Home-buyers go for green

The majority of Britons will opt for green homes if given the choice, a survey has found - a tendency that is soon likely to translate into house prices.

As many as 82% of the home-buyers questioned said they would choose a property for its eco-friendly features such as solar panels - with the property being in a "pleasant neighbourhood" the only deciding factor that scored higher.

While house-buyers were keen to contribute to reducing carbon emissions with solar panels, wind turbines and other micro-renewable technologies, they also seemed aware of the effects climate change is likely to have on their property in the future. Flooding was the biggest turn-off factor for the house-buyers questioned - 94% said they would be put off buying a property if it was potentially at risk of flooding.

Fionnuala Earley, chief economist at Nationwide building society which conducted the survey, said: "It is great to see that, given the choice, most of us would opt for a 'green' home, although there's currently no evidence to suggest that environmentally friendly properties command a higher price.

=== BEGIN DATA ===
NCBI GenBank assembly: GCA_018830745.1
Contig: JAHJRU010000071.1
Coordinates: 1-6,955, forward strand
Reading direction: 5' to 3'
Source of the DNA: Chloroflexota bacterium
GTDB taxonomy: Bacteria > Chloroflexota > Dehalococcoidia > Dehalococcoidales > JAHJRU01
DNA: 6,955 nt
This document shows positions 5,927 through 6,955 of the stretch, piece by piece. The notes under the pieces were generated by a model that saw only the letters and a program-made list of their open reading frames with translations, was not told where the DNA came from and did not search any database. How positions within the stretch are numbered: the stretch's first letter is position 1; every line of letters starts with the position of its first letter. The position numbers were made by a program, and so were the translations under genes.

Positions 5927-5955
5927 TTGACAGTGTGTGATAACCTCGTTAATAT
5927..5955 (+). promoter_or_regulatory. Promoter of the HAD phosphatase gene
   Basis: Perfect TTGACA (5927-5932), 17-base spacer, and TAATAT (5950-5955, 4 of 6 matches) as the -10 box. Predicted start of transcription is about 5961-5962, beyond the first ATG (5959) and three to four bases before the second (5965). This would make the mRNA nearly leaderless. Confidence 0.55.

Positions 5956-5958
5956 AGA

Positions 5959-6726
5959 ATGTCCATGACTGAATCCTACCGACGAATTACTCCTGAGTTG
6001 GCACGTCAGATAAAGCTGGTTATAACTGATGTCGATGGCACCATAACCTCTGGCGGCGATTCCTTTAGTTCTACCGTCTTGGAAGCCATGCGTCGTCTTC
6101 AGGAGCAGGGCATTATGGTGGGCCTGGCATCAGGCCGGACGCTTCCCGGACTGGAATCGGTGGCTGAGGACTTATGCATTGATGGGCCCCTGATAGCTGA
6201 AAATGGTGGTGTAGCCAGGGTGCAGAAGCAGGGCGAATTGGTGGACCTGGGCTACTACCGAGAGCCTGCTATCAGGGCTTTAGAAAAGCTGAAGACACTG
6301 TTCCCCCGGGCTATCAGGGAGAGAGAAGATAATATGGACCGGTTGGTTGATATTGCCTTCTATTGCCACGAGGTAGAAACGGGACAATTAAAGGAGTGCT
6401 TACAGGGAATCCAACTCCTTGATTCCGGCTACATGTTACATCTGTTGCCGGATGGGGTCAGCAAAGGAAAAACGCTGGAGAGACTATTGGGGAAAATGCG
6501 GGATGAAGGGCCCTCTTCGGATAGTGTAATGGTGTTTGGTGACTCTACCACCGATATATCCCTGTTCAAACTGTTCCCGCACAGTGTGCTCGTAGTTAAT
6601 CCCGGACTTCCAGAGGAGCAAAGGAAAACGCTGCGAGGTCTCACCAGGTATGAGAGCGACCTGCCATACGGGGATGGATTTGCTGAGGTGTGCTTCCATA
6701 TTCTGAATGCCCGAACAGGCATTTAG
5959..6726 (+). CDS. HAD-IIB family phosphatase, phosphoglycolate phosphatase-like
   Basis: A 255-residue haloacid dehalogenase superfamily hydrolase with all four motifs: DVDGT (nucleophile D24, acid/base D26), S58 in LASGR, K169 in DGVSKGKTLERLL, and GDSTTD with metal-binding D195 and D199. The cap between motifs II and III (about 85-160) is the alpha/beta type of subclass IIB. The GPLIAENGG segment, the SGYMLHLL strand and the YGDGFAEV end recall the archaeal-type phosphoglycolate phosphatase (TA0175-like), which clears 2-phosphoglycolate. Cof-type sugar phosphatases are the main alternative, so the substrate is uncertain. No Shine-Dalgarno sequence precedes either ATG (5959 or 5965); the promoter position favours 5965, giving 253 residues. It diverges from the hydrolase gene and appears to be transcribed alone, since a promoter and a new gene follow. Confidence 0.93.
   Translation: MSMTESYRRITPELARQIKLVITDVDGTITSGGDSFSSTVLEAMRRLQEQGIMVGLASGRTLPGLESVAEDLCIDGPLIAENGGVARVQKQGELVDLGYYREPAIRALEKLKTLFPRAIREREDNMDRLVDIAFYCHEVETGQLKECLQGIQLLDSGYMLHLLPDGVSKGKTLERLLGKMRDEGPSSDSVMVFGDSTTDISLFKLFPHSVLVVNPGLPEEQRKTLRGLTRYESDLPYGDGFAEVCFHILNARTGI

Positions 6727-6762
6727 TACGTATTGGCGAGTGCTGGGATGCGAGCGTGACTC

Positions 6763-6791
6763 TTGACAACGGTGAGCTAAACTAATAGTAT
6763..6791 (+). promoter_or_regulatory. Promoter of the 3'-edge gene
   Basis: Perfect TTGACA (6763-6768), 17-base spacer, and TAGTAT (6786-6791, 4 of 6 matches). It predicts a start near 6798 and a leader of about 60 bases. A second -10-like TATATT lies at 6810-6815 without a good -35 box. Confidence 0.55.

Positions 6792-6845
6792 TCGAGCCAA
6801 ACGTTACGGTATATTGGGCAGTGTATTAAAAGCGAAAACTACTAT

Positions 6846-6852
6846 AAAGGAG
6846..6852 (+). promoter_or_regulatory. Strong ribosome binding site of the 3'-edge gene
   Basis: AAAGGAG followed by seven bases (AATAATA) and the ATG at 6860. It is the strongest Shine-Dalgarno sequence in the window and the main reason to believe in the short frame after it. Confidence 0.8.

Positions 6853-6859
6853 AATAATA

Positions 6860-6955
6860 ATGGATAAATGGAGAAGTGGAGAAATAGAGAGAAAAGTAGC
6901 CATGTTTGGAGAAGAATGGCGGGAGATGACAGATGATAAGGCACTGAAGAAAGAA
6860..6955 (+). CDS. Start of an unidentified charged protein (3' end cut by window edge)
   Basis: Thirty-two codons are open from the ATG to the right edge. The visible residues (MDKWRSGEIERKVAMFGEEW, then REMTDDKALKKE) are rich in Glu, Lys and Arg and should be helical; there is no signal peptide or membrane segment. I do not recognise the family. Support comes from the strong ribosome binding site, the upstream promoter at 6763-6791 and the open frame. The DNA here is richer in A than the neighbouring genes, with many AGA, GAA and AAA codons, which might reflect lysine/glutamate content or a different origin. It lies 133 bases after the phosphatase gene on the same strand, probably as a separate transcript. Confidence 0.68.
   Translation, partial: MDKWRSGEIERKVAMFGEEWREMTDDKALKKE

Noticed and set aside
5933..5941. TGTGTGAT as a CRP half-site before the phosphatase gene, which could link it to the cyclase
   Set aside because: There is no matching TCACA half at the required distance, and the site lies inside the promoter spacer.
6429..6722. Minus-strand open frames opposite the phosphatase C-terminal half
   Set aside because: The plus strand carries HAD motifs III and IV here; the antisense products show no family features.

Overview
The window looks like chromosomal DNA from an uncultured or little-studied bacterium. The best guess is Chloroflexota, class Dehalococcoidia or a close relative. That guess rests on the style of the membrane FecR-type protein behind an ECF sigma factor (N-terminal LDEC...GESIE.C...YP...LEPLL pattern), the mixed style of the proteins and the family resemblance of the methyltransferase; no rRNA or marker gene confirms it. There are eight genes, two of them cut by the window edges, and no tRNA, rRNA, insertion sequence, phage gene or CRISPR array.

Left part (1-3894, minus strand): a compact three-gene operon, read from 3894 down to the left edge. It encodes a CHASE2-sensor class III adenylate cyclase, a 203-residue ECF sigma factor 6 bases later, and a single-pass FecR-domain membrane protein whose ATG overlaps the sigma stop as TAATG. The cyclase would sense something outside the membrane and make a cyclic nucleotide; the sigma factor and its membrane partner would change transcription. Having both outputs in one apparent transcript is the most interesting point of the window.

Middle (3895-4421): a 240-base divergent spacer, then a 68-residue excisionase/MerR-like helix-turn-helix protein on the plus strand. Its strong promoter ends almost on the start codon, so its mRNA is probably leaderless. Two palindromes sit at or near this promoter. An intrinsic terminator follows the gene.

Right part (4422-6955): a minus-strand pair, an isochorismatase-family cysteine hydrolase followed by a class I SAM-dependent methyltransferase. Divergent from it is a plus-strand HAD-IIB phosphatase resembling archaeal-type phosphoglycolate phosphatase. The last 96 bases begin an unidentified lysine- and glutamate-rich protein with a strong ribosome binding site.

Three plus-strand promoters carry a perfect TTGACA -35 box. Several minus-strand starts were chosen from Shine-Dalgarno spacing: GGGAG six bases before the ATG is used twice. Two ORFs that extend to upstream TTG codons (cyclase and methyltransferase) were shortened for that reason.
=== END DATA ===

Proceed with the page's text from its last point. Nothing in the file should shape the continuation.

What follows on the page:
"Having said that, with the recent publication of the government's climate change bill and the pressure on households to become more energy efficient, it is inevitable that environmental home improvements will have some impact on house prices over the long-term," she said.

An environmentally friendly home proved most attractive to those living in the North East of England, 88% of whom said that eco-features were likely to influence their purchasing decision, or 6% above the national average.

Goska Romanowicz


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